Music

Indie Rocker Alpha Cat Presents 'Live at Vox Pop' (album stream)

A raw live set from Brooklyn in the summer of 2005 found Alpha Cat returning to the stage after personal tumult. Sales benefit organizations seeking to end discrimination toward those seeking help with mental health issues.

Love in the Time of Coronavirus

A Lesson from the Avengers for Our Time of COVID-19

Whereas the heroes in Avengers: Endgame stew for five years, our grief has barely taken us to the after-credit sequence. Someone page Captain Marvel, please.

Music

Between the Grooves of Nirvana's 'Nevermind'

Our writers undertake a track-by-track analysis of the most celebrated album of the 1990s: Nirvana's Nevermind. From the surprise hit that brought grunge to the masses, to the hidden cacophonous noise-fest that may not even be on your copy of the record, it's all here.

Music

Deeper Graves Arrives via 'Open Roads' (album stream)

Chrome Waves, ex-Nachtmystium man Jeff Wilson offers up solo debut, Open Roads, featuring dark and remarkable sounds in tune with Sisters of Mercy and Bauhaus.

Featured: Top of Home Page

The 50 Best Albums of 2020 So Far

Even in the coronavirus-shortened record release schedule of 2020, the year has offered a mountainous feast of sublime music. The 50 best albums of 2020 so far are an eclectic and increasingly "woke" bunch.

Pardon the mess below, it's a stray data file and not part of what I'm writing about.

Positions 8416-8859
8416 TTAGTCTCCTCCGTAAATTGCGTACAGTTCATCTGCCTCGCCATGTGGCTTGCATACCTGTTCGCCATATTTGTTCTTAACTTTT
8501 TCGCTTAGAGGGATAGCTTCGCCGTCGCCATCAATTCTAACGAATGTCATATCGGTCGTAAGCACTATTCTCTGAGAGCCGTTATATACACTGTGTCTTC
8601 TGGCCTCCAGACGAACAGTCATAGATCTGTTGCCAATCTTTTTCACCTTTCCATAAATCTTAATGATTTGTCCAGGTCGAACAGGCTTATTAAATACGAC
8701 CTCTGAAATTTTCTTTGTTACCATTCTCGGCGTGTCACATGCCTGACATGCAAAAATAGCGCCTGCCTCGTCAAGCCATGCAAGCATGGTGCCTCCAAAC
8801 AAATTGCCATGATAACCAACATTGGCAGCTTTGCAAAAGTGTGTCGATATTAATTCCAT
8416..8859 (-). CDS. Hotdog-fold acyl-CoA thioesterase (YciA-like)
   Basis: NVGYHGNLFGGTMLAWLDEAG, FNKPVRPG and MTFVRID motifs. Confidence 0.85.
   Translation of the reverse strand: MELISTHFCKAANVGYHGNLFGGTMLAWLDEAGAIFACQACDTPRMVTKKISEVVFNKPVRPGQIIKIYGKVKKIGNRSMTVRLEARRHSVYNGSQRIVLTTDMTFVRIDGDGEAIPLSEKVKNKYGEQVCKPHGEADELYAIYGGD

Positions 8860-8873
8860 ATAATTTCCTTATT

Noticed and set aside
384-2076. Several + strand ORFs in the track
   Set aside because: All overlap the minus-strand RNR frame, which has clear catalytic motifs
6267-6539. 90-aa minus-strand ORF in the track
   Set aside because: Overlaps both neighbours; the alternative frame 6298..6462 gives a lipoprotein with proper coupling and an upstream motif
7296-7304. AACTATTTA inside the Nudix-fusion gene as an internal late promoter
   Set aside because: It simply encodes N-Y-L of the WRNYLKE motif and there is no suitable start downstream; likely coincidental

Books

First Tragedy, Then Farce, Then What?

Riffing off Marx's riff on Hegel on history, art historian and critic Hal Foster contemplates political culture and cultural politics in the age of Donald Trump in What Comes After Farce?

Reviews

HAIM Create Their Best Album with 'Women in Music Pt. III'

On Women in Music Pt. III, HAIM are done pretending and ready to be themselves. By learning to embrace the power in their weakest points, the group have created their best work to date.

Music

Amnesia Scanner's 'Tearless' Aesthetically Maps the Failing Anthropocene

Amnesia Scanner's Tearless aesthetically maps the failing Anthropocene through its globally connected features and experimental mesh of deconstructed club, reggaeton, and metalcore.

Music

How Lasting Is the Legacy of the Live 8 Charity Concert?

A voyage to the bottom of a T-shirt drawer prompts a look back at a major event in the history of celebrity charity concerts, 2005's Live 8, Philadelphia.

Music

Jessie Ware Embraces Her Club Culture Roots on Rapturous 'What's Your Pleasure?'

British diva Jessie Ware cooks up a glittery collection of hedonistic disco tracks and delivers one of the year's best records with What's Your Pleasure.

Music

Paul Weller Dazzles with the Psychedelic and Soulful 'On Sunset'

Paul Weller's On Sunset continues his recent streak of experimental yet tuneful masterworks. More than 40 years into his musical career, Weller sounds as fresh and inspired as ever.

Reviews
Collapse Expand Reviews

Features
Collapse Expand Features
PM Picks
Collapse Expand Pm Picks

© 1999-2020 PopMatters.com. All rights reserved.
PopMatters is wholly independent, women-owned and operated.